I think the previous review was right on the money but I will add a few points. I'm a PTA board member and also serve on the SSC (school site council). I have a 2nd grader and a child in Kindergarten. I will say that while there is only one teacher, I have yet to see a class that doesn't have an aide in it. I'm sure it happens occasionally but the full inclusion model at our school means there are generally two adults in the classroom. Yes, it's a bummer that classes are so large but this is going to be true for all of the public schools. Will you find smaller classes and more one on one at a private school like Crestmont? Of course. That's why people pay $20k and if you have the money to spend and that's how you want to spend it, by all means, explore that option. If you are comparing Fairmont to Harding, I will say that they are practically the same. My son did TK at Harding and I like the people at Harding too. The district is working to get class sizes down and I believe it's supposed to get down to 21 over the next couple of year but that's still a large class. The biggest negative about Fairmont is the facilities. The school is just old and needs to be rebuilt and it has a very small play yard. This summer, the senior center beside the school will be torn down and portables (administrative mostly) will be placed in that are of land and the library portable will be moved to create a little more play space. One of the playgrounds is also supposed to be redone and we have some critical needs money which will be used over the next couple of years to replace flooring and other such projects. The biggest positive is the people. Fairmont has a "warm fuzzy" family feeling which I didn't get at Harding. It's like an extended family. People look out for each other and the diversity is amazing (which can also be a negative depending on what you are looking for). I do feel my kids are supported academically. Could they be pushed more if there were smaller classes? Yes. But realistically I'm not spending the money to send 2 kids to private school and I have cousins that went to private school and one drives a school bus and the other is a truck mechanic. I think as long as you are supporting your kids at home by reading with them and helping them with homework later on, it won't be an issue. When either of my children has had a bad day, I have always had the teacher walking up to me after class and telling me she is upset because XYZ happened and this is what we talked about. The other benefit of attending your neighborhood school is that your kid will have friends around the block and that really does make a huge difference in the quality of your entire experience. If you have any questions, please feel free to contact me and I hope to see you at the Kindergarten play dates this summer!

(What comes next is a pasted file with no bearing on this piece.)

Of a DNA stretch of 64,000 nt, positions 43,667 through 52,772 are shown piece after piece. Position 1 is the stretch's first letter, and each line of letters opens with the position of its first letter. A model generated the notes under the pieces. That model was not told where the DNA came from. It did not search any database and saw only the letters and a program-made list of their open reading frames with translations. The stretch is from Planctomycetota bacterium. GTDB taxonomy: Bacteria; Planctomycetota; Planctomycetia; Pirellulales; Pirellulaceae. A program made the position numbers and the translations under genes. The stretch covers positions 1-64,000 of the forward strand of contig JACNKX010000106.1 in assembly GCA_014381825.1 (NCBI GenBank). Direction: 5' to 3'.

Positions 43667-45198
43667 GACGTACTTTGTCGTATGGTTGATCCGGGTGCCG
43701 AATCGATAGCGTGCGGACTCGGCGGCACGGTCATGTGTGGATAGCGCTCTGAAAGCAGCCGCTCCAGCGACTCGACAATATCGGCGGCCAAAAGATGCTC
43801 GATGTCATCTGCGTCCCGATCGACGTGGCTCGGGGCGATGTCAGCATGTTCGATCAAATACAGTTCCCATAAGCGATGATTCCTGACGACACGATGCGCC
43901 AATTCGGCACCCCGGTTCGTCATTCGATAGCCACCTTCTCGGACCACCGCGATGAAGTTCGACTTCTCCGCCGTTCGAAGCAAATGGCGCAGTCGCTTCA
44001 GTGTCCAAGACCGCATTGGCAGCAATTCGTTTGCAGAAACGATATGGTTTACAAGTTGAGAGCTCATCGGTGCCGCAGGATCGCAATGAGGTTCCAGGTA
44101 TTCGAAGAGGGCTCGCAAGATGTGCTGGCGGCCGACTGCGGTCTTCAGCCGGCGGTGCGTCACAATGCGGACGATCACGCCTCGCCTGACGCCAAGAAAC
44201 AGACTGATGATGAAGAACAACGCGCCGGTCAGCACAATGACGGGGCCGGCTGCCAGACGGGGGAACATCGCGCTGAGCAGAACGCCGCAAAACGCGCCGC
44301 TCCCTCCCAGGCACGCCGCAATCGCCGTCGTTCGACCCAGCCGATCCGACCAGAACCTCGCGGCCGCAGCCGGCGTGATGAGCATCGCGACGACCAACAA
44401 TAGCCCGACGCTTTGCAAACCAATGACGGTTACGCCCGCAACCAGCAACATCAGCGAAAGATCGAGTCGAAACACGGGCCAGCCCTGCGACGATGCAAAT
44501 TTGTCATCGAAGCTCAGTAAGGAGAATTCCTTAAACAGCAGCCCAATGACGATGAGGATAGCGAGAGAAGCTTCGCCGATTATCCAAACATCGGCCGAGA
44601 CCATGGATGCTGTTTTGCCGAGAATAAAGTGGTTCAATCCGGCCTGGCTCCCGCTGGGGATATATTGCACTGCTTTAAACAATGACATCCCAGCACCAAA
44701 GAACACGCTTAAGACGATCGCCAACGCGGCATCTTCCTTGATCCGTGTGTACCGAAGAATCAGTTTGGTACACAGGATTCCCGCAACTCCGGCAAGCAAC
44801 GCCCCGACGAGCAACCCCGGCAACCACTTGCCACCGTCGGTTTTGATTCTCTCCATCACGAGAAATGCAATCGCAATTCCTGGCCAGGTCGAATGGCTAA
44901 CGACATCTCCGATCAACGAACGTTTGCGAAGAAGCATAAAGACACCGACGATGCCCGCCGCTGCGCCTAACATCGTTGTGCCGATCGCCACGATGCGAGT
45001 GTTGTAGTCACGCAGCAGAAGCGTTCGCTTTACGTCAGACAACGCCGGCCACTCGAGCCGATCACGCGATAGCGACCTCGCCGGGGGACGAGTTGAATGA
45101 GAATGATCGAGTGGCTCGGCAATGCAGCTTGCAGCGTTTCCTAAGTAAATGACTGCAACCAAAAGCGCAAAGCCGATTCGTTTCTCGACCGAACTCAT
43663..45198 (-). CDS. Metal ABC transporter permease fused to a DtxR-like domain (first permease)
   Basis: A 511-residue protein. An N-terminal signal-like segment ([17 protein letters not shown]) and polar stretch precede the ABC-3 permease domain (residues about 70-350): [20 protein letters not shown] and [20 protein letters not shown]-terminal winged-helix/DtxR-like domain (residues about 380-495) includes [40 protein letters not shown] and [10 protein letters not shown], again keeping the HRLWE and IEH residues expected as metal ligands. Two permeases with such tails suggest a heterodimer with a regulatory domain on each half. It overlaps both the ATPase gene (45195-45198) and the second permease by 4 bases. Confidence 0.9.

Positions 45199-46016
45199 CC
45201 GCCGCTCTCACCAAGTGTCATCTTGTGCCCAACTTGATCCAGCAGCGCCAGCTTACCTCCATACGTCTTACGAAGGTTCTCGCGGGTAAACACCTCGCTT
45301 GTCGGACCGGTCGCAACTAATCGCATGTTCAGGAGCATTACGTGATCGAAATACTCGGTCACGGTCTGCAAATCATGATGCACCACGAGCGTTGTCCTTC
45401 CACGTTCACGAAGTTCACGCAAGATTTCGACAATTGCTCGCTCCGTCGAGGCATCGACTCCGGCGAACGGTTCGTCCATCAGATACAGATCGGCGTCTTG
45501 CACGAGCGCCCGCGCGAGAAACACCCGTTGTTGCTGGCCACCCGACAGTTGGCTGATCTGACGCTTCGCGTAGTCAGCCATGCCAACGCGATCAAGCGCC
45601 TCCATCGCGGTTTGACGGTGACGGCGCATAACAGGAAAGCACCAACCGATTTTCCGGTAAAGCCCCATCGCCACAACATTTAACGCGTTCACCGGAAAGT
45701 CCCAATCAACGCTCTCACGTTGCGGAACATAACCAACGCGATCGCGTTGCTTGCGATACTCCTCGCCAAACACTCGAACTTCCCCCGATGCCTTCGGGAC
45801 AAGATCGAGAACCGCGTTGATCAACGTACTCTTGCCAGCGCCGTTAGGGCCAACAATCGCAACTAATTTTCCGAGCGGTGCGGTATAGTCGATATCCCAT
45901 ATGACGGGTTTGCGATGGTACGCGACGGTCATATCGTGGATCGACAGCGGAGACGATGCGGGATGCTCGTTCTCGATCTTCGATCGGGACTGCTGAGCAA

This is our 6th year at Fairmont. We have two kids there. They both love school, so that's the important thing at the end of the day, plus oh yeah, I feel like their education has been amazing. Part of that is the curriculum compared to a generation ago when I was a California public school student; children now are taught to critically analyze and write at a much earlier age than in the past (3rd-4th grade), and the math scales up really quickly. All good, as far as I'm concerned, except that in a very socioeconomically diverse school like Fairmont, children from disadvantaged backgrounds are not always starting school prepared for school and that's a challenge for the teachers. Children who are prepared and supported at home thrive.

24 students is the maximum in K-3rd across the WCCUSD. Sometimes "class size" is used as code for not choosing public school from adults who are actually concerned about racial diversity or low income kids. Please make sure that's not in the back of your mind before rejecting Fairmont or any other school based on "class size".